Thirdly, given that Turkey’s transformation in line with the premises of liberal-democracy is now considered to be the number one factor affecting Turkey’s chance of being admitted to the European Union, the more negatively Turkey’s security were impacted by the developments in northern Iraq, the less able Turkey has become to complete its democratization/Europeanization process. The continuation of the PKK terrorism appears to have slowed down Turkey’s democratization process, for in a securitized domestic environment the steps that need to be taken in the name of liberal democracy have increasingly been seen as threatening. Besides, Turkey’s exposition to growing security threats emanating from northern Iraq seems to have contributed to the EU’s reluctance to admit Turkey as a member. The EU public opinion does not want to see that the EU borders Iran, Syria and Iraq.

On the US- Turkish front, inevitably, the US occupation of Iraq has negatively affected Turkey’s relations with the United States. Despite all American attempts otherwise, Ankara has gradually come to the point that the current US government, under the influence of the neo-conservative ideology, has been punishing Turkey for its non-cooperation on the eve of the war in March 2003. The United States has been seen by increasing number of Turkey as a potential threat to Turkey’s security. Furthermore, the occupation of Iraq has also impacted the dynamics of balance of power politics in the Middle East mainly by contributing to the rise of Iran’s relative influence at the expense of Turkey. Even though Turkey would not like to see that she needs to increase her defense expenditure in order to counterbalance the rising Iranian power, Iran’s growing nuclear aspirations on the one hand and the declining of NATO’s security commitment on the other might lead eventually Turkey to reconsider its decades-long non-nuclearization policies.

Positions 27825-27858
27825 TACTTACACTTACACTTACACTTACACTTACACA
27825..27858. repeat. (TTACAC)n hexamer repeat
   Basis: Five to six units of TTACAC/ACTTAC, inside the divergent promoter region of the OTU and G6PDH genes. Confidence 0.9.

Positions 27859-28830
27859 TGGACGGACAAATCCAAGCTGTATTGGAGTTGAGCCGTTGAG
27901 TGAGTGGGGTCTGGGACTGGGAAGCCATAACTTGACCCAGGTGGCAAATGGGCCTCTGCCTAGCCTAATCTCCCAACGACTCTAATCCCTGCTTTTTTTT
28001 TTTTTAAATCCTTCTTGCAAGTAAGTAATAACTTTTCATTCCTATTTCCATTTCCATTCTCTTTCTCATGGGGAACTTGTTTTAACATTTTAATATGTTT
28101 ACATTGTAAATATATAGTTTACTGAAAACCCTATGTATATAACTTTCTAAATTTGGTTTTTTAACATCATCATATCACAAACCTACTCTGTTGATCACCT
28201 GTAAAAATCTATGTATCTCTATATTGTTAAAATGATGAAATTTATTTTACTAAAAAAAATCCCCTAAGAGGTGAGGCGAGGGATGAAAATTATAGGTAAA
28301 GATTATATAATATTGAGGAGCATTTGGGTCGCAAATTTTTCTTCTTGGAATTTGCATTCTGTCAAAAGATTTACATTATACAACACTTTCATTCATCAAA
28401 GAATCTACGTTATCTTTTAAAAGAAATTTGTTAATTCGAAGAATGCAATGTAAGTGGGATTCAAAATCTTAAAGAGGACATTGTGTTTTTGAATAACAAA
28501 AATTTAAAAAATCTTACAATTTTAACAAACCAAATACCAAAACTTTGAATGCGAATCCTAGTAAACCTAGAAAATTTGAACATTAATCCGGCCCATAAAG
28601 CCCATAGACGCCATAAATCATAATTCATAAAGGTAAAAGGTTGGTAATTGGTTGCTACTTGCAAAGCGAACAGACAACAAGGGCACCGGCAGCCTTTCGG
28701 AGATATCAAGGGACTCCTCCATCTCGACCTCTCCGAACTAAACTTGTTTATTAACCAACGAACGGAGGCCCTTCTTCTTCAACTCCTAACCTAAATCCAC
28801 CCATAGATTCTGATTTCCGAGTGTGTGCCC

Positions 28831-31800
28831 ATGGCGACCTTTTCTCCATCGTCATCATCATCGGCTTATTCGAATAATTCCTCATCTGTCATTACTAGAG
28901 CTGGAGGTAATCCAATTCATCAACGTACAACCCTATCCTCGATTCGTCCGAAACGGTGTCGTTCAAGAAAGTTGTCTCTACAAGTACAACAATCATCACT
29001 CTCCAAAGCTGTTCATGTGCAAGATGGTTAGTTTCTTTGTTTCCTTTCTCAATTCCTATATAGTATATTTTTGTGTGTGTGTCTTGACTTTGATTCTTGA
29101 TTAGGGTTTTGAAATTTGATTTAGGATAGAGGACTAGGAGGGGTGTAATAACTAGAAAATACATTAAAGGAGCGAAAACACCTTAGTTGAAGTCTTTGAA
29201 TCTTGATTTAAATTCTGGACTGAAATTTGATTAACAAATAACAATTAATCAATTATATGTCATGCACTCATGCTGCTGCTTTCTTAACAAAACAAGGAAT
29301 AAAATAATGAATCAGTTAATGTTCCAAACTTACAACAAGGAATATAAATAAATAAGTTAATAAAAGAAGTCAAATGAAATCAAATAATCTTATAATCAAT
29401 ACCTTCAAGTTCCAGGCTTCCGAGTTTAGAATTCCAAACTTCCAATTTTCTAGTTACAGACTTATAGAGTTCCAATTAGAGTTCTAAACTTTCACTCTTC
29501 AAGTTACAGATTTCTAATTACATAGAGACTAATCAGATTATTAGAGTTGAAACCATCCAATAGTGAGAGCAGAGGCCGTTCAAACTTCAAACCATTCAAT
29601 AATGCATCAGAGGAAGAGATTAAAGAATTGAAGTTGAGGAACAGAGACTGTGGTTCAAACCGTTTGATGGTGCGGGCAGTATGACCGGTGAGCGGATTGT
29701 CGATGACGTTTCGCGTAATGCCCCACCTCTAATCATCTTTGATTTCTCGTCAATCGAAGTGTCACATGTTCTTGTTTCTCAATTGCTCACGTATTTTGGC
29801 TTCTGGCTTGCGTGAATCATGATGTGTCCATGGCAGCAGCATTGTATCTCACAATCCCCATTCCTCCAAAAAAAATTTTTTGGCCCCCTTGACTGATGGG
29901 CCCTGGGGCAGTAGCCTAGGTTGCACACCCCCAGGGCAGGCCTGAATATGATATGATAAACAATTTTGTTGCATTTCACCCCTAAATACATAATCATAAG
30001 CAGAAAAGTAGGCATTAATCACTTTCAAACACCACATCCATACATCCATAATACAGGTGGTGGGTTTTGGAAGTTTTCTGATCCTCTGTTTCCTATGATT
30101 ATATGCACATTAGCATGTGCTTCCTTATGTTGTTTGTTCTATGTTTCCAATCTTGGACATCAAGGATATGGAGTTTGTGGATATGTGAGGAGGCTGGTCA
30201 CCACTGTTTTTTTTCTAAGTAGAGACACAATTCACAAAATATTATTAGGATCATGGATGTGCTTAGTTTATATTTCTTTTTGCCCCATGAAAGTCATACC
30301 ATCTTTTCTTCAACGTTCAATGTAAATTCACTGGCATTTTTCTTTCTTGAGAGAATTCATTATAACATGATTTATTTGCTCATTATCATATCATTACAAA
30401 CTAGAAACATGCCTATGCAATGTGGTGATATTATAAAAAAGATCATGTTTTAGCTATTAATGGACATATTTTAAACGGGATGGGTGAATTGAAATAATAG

As for the final status of the City of Kirkuk, Ankara has long argued that the referendum in Kirkuk needs to be postponed sometime in future. From Ankara’s perspective Kirkuk is a miniature of Iraq where people of different ethnic and religious backgrounds have been living for centuries and its final status should be decided by all Iraqis. Otherwise, the incorporation of Kirkuk, an oil-rich city, into the Iraqi Kurdistan region would likely increase the prospects of a civil war, for the majority of Iraqis strongly oppose any Kurdish control of the city. As for the shape of Iraq’s administrative structure, Ankara supports the idea of a federal Iraq that is based on geographical criteria, rather than ethnic and religious differences.

Alternative Turkish discourses towards he Kurds of northern Iraq

When we look at the attitudes towards Kurds of Northern Iraq we witness two alternative competing discourses; realist-exclusionist vs liberal integrationist